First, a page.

Aug. 9, 1936
I was the captain of the U.S. marathon team in the 1936 Olympics and a special friend of Jesse Owens'. On the boat going to Germany, Jesse said to me, "I want to go up to the deck and exercise, but I don't have any shoes." So I said, "I don't think my shoes will fit you." But that didn't stop him. He tried to get a shoe on, but his foot was so large, it broke my shoe right in half. He apologized, and I got it sewed up. It cost me 50 cents, and I got a souvenir.
When I finished the marathon, Hitler waved to me, and I thumbed my nose at him. That's my claim to fame. But Jesse told me, "Kelley, Hitler waved to me, and I waved back." That's actually what happened. When he won his fourth medal that day, after setting three world records, Jesse was the hero of the whole Games. To everyone. Except for Hitler. The dictator looked almost unbeatable at the time, but Jesse's victories upset his theory about an Aryan master race. Jesse Owens was the greatest track athlete we have ever had. But he was also a great hero for everybody concerned. I'm proud to have been his friend.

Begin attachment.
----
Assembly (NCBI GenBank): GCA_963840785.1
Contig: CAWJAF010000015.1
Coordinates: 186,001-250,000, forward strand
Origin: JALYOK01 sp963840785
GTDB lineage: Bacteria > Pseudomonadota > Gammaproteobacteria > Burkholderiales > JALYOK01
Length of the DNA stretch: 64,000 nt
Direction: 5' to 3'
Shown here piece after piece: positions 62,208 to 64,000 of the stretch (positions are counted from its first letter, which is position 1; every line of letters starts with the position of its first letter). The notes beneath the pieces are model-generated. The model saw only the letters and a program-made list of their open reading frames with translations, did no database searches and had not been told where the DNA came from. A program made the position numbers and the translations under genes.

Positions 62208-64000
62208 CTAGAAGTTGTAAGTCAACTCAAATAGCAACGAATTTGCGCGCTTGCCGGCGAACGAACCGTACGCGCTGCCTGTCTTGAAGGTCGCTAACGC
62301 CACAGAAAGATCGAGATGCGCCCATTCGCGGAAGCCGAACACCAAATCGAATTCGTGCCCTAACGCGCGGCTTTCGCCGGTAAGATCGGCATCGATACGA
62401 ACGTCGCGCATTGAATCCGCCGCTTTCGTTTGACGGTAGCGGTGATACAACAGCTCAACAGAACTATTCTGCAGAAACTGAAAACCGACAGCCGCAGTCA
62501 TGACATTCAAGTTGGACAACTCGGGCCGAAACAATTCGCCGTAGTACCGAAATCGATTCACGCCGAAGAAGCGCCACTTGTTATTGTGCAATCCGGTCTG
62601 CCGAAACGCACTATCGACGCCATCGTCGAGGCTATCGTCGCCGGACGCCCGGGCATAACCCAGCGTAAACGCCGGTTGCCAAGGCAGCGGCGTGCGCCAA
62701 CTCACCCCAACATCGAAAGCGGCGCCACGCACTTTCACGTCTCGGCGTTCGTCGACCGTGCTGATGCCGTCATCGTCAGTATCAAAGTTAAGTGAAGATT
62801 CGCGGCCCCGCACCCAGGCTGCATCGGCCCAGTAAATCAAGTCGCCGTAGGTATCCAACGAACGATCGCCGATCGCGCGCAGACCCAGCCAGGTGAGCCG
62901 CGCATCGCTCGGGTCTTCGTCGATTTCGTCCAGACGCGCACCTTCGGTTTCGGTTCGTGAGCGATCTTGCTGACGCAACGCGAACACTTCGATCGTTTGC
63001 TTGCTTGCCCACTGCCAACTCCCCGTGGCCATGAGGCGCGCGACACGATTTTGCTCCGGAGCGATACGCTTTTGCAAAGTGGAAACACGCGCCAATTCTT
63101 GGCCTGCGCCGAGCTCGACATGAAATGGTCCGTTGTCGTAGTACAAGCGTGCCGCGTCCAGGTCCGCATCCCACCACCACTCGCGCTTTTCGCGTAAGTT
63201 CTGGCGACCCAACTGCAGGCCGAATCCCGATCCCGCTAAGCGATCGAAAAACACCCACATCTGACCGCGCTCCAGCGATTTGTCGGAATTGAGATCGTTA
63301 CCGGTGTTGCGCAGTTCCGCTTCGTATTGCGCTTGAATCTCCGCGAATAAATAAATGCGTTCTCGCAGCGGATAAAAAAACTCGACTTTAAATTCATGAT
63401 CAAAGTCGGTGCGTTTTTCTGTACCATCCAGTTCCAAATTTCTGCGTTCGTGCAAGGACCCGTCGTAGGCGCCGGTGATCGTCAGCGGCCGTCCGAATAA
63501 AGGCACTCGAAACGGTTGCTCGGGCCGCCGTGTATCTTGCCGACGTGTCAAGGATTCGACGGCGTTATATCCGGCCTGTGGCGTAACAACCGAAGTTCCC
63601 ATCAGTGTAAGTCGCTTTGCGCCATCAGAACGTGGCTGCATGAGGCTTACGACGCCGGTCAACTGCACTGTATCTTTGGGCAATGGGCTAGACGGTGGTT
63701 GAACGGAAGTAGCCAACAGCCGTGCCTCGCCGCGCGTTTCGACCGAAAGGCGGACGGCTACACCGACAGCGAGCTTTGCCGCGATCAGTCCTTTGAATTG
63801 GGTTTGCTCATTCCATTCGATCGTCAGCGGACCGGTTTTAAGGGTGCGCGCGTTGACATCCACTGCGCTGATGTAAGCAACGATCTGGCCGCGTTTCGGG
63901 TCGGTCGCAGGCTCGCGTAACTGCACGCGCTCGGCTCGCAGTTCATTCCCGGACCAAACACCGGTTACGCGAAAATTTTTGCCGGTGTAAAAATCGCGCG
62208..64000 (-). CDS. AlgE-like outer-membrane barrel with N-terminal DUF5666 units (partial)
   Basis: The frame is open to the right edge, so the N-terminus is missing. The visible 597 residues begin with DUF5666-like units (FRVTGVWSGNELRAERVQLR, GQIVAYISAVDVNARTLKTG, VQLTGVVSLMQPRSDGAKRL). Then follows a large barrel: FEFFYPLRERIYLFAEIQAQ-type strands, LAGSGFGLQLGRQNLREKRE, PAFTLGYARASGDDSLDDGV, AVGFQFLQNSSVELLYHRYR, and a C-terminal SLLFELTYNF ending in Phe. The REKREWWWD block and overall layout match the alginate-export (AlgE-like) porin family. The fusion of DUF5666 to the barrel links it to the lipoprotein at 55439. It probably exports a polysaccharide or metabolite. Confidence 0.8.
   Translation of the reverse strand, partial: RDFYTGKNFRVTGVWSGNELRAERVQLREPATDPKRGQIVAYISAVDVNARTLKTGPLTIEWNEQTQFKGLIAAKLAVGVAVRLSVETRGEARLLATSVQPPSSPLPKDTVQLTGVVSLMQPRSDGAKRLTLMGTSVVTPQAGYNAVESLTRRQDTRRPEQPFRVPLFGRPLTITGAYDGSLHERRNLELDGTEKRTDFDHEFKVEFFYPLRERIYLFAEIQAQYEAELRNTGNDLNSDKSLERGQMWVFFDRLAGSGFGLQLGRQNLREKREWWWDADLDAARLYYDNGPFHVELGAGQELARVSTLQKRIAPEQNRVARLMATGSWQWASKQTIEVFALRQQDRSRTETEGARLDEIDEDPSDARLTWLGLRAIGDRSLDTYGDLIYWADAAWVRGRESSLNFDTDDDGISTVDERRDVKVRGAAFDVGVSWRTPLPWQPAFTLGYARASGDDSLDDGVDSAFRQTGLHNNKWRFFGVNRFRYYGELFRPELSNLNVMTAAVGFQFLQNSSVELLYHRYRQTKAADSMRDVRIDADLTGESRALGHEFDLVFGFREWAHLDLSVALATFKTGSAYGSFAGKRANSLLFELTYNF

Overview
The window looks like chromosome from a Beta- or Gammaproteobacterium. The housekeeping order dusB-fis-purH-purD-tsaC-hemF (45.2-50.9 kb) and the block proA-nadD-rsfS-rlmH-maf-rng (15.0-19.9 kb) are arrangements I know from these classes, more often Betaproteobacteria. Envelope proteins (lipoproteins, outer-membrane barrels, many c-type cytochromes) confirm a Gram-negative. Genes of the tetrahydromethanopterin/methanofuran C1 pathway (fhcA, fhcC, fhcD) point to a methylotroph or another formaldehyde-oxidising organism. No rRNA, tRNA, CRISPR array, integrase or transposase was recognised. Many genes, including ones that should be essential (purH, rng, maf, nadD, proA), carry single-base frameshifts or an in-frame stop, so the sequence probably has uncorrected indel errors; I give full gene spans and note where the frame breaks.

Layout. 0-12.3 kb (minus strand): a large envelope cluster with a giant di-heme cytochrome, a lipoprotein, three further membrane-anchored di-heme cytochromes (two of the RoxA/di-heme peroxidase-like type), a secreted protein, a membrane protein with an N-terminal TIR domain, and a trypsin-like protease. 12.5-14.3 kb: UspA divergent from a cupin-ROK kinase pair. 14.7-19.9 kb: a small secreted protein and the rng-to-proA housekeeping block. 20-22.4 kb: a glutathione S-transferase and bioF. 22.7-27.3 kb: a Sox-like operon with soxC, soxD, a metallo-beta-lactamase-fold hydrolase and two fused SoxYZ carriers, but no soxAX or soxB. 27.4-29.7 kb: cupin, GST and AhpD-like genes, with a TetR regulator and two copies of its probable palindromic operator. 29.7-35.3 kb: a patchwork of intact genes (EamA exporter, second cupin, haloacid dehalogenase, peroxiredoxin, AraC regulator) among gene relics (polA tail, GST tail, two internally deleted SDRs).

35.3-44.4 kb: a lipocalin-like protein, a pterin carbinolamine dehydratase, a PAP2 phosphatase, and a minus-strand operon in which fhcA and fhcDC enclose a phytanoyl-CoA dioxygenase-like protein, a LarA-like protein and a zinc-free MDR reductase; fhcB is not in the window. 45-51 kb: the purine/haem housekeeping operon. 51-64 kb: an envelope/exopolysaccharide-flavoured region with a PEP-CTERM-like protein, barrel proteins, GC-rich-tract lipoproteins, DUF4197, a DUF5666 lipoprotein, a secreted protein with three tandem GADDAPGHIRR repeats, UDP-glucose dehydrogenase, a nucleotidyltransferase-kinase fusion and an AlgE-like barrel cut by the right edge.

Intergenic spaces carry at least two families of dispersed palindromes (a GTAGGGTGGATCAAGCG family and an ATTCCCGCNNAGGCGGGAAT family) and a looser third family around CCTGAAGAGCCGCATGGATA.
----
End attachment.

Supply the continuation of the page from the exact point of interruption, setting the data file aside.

Kelley, 95, competed in 61 Boston Marathons, winning in 1935 and 1945.